NCWG activities

Updates on UKEOF NCWG activities

Update: November 2023 - focus on natural capital in the UK Overseas Territories

The November 2023 meeting of the UKEOF Natural Capital Working Group featured two presentations exploring natural capital monitoring in the UK Overseas Territories (UKOTs). This was one of the themes selected by the group earlier in the year. Apart from the secretariat and Chair there were 13 members participating in the actual meeting including Matt Smith, formerly of UKEOF and JNCC.

Alyssa Fischer from JNCC leads a team of 22 expert scientists to deploy and advise on nature-based solutions for climate resilience in ODA-eligible countries and small island nations, including the UK's Overseas Territories. The team supports local governments in gathering and modelling evidence, developing local capacity, and translating science into policy to support improved disaster resilience, respond to urgent conservation needs, and create opportunities for alternative sustainable livelihoods. Alyssa talked us through the kind of work that has been done in various of the UKOTs and the increasing importance of quantifying and mainstreaming natural capital in policy decisions. She raised the importance of understanding:

  • Physical extent and condition of natural capital assets and the services they provide, and
  • Risk and vulnerability of assets – sensitivity to pressures – like natural events and human management.

She showed examples from Anguilla of effective modelling to help understand how natural capital assets like reefs protect other forms of capital (e.g., built). She highlighted the need for good validation data (for Earth Observation, EO) in Turks and Caicos. She also talked about the Falkland Isles, where production practices are eroding natural capital assets.

Alan Gray from UKCEH has been working in the UKOTs since 1998 helping to integrate scientific approaches to biodiversity conservation, during his talk he explored some of the problems, successes and opportunities to approaching long term monitoring of biodiversity conservation in the UKOTs to meet global conservation targets. He used some examples, mainly from the South Atlantic where most of his work has been based, but this work was relevant across the UKOTs.

Alan discussed the lack of long-term monitoring approaches in the UKOTs and subsequent use of EO data and other sensors with inherent limitations (resolution, evolution and lack of support). He described the monitoring as having episodic funding difficulties (as has been the case for the UK countries).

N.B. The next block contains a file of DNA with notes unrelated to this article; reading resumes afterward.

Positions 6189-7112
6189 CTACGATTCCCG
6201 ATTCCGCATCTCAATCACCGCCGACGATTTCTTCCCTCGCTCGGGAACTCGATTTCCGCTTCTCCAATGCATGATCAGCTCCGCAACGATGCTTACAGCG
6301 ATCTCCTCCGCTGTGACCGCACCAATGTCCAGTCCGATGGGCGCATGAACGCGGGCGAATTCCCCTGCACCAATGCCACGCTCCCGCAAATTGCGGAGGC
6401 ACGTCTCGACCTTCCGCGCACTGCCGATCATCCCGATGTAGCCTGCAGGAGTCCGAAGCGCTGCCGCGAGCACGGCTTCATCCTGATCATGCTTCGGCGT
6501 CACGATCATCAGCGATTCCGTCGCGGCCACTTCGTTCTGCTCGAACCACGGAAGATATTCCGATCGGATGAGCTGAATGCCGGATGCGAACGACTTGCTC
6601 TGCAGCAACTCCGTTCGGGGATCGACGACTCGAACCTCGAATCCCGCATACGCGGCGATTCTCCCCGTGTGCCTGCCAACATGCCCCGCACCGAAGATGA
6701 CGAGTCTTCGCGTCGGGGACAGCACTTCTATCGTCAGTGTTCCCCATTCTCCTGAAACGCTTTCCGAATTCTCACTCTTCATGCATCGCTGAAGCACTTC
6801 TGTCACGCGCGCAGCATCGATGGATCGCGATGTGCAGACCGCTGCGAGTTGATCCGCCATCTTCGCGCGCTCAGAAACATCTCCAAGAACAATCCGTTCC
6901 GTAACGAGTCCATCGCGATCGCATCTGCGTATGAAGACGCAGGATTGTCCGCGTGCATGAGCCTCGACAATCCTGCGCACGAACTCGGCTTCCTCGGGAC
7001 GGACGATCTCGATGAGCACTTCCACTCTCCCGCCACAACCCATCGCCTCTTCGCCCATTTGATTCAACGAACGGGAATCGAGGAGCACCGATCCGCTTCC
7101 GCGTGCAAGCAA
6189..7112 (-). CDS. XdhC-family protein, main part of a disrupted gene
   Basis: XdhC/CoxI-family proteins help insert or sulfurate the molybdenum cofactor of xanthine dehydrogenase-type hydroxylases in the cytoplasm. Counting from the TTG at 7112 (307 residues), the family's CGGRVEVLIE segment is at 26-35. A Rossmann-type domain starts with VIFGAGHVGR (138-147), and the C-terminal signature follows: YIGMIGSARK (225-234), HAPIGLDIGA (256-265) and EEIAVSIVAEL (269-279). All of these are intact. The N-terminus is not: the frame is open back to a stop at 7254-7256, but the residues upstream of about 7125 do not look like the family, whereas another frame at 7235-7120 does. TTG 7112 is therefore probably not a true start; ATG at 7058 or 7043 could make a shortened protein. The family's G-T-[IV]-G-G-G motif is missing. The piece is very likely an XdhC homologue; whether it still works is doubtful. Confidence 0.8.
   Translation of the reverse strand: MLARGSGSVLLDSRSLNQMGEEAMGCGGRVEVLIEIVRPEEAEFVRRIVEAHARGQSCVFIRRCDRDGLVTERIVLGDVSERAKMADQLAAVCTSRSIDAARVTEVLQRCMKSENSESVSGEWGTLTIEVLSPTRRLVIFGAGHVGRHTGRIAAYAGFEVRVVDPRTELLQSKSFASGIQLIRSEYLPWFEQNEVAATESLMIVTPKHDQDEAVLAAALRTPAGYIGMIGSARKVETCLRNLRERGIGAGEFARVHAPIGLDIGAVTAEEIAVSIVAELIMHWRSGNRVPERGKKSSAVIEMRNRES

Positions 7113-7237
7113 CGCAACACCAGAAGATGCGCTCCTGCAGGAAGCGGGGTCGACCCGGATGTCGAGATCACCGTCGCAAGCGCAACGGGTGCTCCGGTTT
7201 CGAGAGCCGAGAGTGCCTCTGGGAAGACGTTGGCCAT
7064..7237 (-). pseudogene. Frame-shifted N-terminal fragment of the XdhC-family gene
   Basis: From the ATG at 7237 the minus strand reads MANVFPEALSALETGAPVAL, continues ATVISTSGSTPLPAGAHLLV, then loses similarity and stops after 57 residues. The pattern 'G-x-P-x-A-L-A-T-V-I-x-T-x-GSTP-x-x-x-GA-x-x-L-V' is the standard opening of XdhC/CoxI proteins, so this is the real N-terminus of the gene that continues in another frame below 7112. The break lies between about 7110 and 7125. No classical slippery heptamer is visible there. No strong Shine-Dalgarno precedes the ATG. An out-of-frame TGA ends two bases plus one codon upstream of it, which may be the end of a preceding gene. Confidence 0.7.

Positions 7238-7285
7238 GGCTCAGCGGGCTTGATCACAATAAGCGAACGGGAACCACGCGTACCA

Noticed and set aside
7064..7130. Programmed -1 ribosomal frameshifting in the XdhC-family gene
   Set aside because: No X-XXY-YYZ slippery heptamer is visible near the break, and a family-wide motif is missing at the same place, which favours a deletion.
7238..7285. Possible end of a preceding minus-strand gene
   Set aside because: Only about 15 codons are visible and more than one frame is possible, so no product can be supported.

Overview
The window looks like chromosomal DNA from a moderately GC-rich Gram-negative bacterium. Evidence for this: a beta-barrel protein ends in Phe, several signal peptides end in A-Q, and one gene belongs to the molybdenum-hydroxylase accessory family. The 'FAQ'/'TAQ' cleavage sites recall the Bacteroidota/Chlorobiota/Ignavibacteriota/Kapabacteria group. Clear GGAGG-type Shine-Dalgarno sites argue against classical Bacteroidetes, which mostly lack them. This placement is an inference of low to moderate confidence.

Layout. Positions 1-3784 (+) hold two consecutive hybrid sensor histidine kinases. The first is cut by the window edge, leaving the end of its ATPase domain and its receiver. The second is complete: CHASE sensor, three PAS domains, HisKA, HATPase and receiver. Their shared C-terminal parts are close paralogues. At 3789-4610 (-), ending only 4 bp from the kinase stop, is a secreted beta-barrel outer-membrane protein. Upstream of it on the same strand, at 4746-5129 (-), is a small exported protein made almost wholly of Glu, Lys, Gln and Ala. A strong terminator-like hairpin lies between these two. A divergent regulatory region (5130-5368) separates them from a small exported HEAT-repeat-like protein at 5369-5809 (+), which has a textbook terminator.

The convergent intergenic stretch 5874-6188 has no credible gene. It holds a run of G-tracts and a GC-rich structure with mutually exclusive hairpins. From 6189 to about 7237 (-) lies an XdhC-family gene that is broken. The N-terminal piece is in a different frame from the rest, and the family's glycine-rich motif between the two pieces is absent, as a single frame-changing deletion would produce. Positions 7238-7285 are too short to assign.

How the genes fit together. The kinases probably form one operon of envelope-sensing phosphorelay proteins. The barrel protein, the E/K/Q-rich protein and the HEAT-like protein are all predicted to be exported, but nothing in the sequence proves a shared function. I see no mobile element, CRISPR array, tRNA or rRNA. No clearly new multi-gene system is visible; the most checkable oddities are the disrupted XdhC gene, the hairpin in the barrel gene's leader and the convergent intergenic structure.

The presentations raised the profile of the UKOTs with the Working Group and stressed the importance of monitoring in our most biodiversity-rich territories.

Update: July 2023 - focus on biodiversity net gain

The July 2023 meeting of the UKEOF Natural Capital Working Group featured two presentations exploring the role of natural capital monitoring in Net Gain initiatives. This was one of the themes selected by the group earlier in the year. Apart from the secretariat and Chair there were 9 members participating in the actual meeting.  
The first presentation was given by Nick White at Natural England. Nick works across Government (national and local), and with developers, NGOs and academia to advance policy, practice and standards around net gain (biodiversity, natural capital and environmental). His current work focuses on Biodiversity Net Gain legislation, the biodiversity metric and Biodiversity Net Gain standards and guidance and he is also working on the evolving approach to marine net gain. Nick described the current legislation on Biodiversity Net Gain (BNG) advising that the secondary legislation supporting net gain was close to being published. This will include a register of irreplaceable habitats, exemptions and the BNG procedure and approval process. He described the BNG metric v4 and its importance for baselining and providing a consistent approach, using habitats as a proxy for biodiversity. Legislation is expected by November for major development projects and from April 2024 for minor projects. BNG will require a minimum period of 30 years for habitat maintenance and associated funding. It will be used across England, Scotland and Wales and potentially more widely across Europe. It will be monitored at macro and micro scales. Local government resources will need to be adequate to enforce the policy, but it is envisaged that its implementation can help to promote the need for environmental specialist jobs. Nick also mentioned the Environmental Benefits for Nature Tool which will build on BNG and look at wider ecosystem services.
The second presentation was given by Dr Heiko Balzer, professor of Geography at Leicester University. Heiko presented the results of a small piece of work looking at the use of LIDAR data to assess above and belowground carbon in hedges in Cumbria. Destructive sampling of hedges was used to validate and train the model which indicated that in the case of the hedges sampled (10) there was likely to be as much below, as above ground carbon. Heiko stressed that extrapolation would need to be treated with caution due to the very high variability between hedges even at local scales. There followed some discussion of hedges within BNG where there is a requirement for a 10% net gain in hedgerows on any development site regardless of impact on hedgerows. Heiko’s project had been done in conjunction with a company looking for potential applications for commercial carbon markets.
The group then shared ideas on topics to be covered in a joint meeting with the EO CAL/VAL group, which will be the next meeting of the group and members shared updates on their current natural capital monitoring activities.